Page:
Two and a half stars (out of four)
PG-13 (sci-fi action violence)
Of the countless costumed superheroes Marvel has brought to the big screen, Ant-Man is one of the silliest.
A guy who wears an outfit that’s like a cross between an old-fashioned scuba suit and something out of the closet of G.I. Joe’s Cobra Commander is no match for Iron Man in the fashion department.
This is a dude who shrinks to the size of an insect and somehow that’s supposed to make him a deadly weapon. His sidekicks are six-legged creepy-crawlies he controls with his mind. He rides on the back of an ant, for Pete’s sake.
It’s kinda hard to picture him hanging with Thor and Black Widow.
Ant-Man’s early adventures include surviving a bathtub full of water and navigating a dance floor made lethal by an abundance of platform heels. Even The Cap, in all his homespun cheesiness, is far too majestic to hobnob with this would-be mini Avenger.
I say this not as a slam against Marvel’s newest and tiniest recruit, but to point out that “Ant-Man” the movie would work better if the studio just embraced the silliness and left it at that.
The signs of “Ant-Man’s” troubled production history are evident in the film’s uneven tone, which swings like a pendulum between pure, unapologetic fun and some “serious” — and seriously cliche — relationship drama.
“Ant-Man” appears to be aiming for the cool, irreverent, goofy vibe of “Guardians of the Galaxy,” but what’s missing is “Guardians” director James Gunn’s precise vision.
It’s tempting to attribute “Ant-Man’s” identity issues to the dueling visions of original writer-director Edgar Wright, who shockingly left the project after almost a decade of script development, and Wright’s replacement, Peyton Reed, who primarily works in the romantic comedy genre.
No less than four screenwriters are credited with penning the flick, including Wright, “Attack the Block” director Joe Cornish, “Anchorman” director Adam McKay, and star Paul Rudd.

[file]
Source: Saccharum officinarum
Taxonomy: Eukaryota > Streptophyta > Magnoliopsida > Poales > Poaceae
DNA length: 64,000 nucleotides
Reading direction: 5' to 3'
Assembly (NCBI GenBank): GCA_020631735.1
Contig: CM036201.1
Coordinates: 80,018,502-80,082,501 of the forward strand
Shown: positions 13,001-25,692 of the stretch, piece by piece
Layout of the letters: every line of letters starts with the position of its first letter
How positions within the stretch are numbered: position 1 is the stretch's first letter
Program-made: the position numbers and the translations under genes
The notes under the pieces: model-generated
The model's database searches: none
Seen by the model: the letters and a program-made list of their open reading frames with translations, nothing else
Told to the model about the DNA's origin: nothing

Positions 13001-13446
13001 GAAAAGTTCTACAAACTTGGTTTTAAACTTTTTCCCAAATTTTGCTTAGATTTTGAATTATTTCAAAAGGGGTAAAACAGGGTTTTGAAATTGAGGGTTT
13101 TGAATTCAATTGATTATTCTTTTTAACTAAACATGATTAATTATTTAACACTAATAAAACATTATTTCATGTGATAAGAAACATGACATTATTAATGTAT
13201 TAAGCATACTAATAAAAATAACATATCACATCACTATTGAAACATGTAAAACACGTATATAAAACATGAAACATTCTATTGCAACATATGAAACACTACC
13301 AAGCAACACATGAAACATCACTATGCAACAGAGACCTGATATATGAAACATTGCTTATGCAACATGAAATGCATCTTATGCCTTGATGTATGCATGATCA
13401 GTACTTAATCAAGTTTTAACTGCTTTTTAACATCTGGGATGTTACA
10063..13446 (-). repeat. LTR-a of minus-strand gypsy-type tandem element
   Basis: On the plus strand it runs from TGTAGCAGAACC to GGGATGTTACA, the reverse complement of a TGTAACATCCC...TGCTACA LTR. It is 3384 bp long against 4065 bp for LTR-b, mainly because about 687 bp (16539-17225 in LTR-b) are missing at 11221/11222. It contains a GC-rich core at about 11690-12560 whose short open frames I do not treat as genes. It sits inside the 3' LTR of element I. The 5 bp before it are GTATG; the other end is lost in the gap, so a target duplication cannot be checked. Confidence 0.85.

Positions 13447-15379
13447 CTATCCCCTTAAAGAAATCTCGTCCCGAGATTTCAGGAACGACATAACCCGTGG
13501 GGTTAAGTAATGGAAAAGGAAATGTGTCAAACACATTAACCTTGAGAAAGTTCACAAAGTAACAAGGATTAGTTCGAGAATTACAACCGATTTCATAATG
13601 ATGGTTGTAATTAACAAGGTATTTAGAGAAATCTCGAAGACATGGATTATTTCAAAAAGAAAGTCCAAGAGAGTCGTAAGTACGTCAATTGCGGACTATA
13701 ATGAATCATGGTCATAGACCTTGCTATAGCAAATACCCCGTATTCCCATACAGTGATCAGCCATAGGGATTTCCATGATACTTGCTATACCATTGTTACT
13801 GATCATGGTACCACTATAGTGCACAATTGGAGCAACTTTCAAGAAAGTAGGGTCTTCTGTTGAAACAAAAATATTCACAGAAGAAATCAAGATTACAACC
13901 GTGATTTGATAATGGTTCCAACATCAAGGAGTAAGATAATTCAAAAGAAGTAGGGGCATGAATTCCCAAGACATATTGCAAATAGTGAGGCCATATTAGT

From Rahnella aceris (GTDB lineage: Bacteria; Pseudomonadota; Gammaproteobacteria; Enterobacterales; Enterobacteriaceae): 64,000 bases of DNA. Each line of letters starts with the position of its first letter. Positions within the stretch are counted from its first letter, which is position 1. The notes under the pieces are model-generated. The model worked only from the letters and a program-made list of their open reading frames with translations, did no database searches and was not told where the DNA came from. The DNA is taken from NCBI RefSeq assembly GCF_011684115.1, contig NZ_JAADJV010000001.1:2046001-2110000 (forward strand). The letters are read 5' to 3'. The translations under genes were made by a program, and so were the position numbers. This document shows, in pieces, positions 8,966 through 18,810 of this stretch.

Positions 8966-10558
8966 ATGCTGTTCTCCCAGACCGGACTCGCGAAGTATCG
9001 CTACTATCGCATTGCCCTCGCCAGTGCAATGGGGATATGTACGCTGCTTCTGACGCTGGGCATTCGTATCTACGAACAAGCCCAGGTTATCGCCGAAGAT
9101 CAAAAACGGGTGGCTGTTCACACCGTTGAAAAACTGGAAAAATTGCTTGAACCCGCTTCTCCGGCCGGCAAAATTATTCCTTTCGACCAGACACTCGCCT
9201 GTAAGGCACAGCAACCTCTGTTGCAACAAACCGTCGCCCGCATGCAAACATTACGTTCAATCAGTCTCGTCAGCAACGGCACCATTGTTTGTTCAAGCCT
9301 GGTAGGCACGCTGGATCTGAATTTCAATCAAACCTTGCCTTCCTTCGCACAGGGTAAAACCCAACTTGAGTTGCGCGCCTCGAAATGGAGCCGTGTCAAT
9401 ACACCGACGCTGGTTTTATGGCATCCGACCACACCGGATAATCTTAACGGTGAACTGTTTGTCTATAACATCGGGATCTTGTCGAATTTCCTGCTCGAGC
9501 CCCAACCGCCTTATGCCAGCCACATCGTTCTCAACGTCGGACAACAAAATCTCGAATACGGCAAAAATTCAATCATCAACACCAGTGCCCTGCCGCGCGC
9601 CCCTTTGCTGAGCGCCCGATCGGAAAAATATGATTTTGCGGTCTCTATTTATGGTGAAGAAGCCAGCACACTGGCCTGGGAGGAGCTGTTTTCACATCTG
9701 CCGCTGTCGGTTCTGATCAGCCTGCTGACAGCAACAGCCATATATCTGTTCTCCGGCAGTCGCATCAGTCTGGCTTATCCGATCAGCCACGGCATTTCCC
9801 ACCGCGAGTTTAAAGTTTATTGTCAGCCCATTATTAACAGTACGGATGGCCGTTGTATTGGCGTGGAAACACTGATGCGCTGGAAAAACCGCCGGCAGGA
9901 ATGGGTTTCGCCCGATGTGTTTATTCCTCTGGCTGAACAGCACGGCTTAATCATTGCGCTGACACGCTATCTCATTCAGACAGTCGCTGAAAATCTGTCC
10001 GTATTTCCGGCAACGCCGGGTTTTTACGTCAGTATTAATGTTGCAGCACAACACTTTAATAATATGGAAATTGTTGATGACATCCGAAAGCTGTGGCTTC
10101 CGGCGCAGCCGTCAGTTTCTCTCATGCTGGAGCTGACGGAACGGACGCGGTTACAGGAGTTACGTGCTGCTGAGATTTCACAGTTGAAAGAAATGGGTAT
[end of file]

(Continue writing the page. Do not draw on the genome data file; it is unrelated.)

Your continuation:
Marvel is fortunate to have Rudd. With his easygoing nice-guy charisma, the actor goes a long way toward making this confused comic book romp feel a little more cohesive.
That’s another issue with Marvel’s movie Ant-Man: He’s not a very interesting character.
Scott Lang is an electrical engineer fresh off a stint in San Quentin for a daring, well-intentioned cyber crime. All he wants to do is spend time with his young daughter, Cassie (Abby Ryder Fortson), but he’s lost custody after failing to pay child support.
(Poor Judy Greer pops up as exactly the kind of no-nonsense, anxious mom she portrayed earlier this summer in “Jurassic World.”)
After losing a thankless job at a popular dessert chain — in what has to be one of the weirdest product placement stunts ever — Scott attempts one last score, breaking into the house of Hank Pym (Michael Douglas), scientist, tech company founder and discoverer of the mysterious “Pym Particle.”
Scott cracks the safe, absconds with a seemingly worthless helmet and leather suit, and soon learns he’s been recruited by Pym to retrieve a piece of dangerous, stolen technology from Pym’s former protege, Darren Cross (Corey Stoll).
At this point, “Ant-Man” bogs down in exposition detailing the history and properties of Pym’s strange, black and red suit. Scott’s initiation into its uses, and his subsequent tutorial on how to ally himself with various species of his namesake insect, play like something out of another Disney property, the 1989 Rick Moranis comedy, “Honey, I Shrunk the Kids.”
The special effects are great, but there’s little at stake in the film’s early action sequences.
While Rudd does his best to endear us to Scott and his ant-colony cronies, Douglas and Evangeline Lilly are stranded in suffocatingly obvious scenes of father-daughter discord. Lilly plays Pym’s emotionally distant daughter, Hope, and is saddled with the same dominatrix-style bob worn by Bryce Dallas Howard in “Jurassic World.”
This leaves plenty of opportunity for Michael Pena to virtually pick up the movie and run away with it. As Scott’s ex-cellmate, Luis, the actor presides over a zany, if stereotypical, Greek chorus of criminal types who specialize in reviving the film whenever it shows signs of expiring.
I suppose the simplicity of “Ant-Man” could be considered refreshing after the complicated pomp and circumstance of “Avengers: Age of Ultron.” Aside from a few references to “Ultron,” a cameo by one of the lesser Avengers, and a prologue featuring some famous S.H.I.E.L.D. alumni, “Ant-Man” remains relatively unentangled by Marvel’s sticky web of intrigue.
Oddly, it’s in the last 20 minutes or so that the movie hits its stride in a hilariously hair-brained finale involving a private jet, The Cures’s “Disintegration,” a bug zapper, Thomas the Tank Engine and several other inspired elements that capitalize on the shrinkage and expansion possibilities of Pym’s amazing particle.
If only the entire film was this peculiar.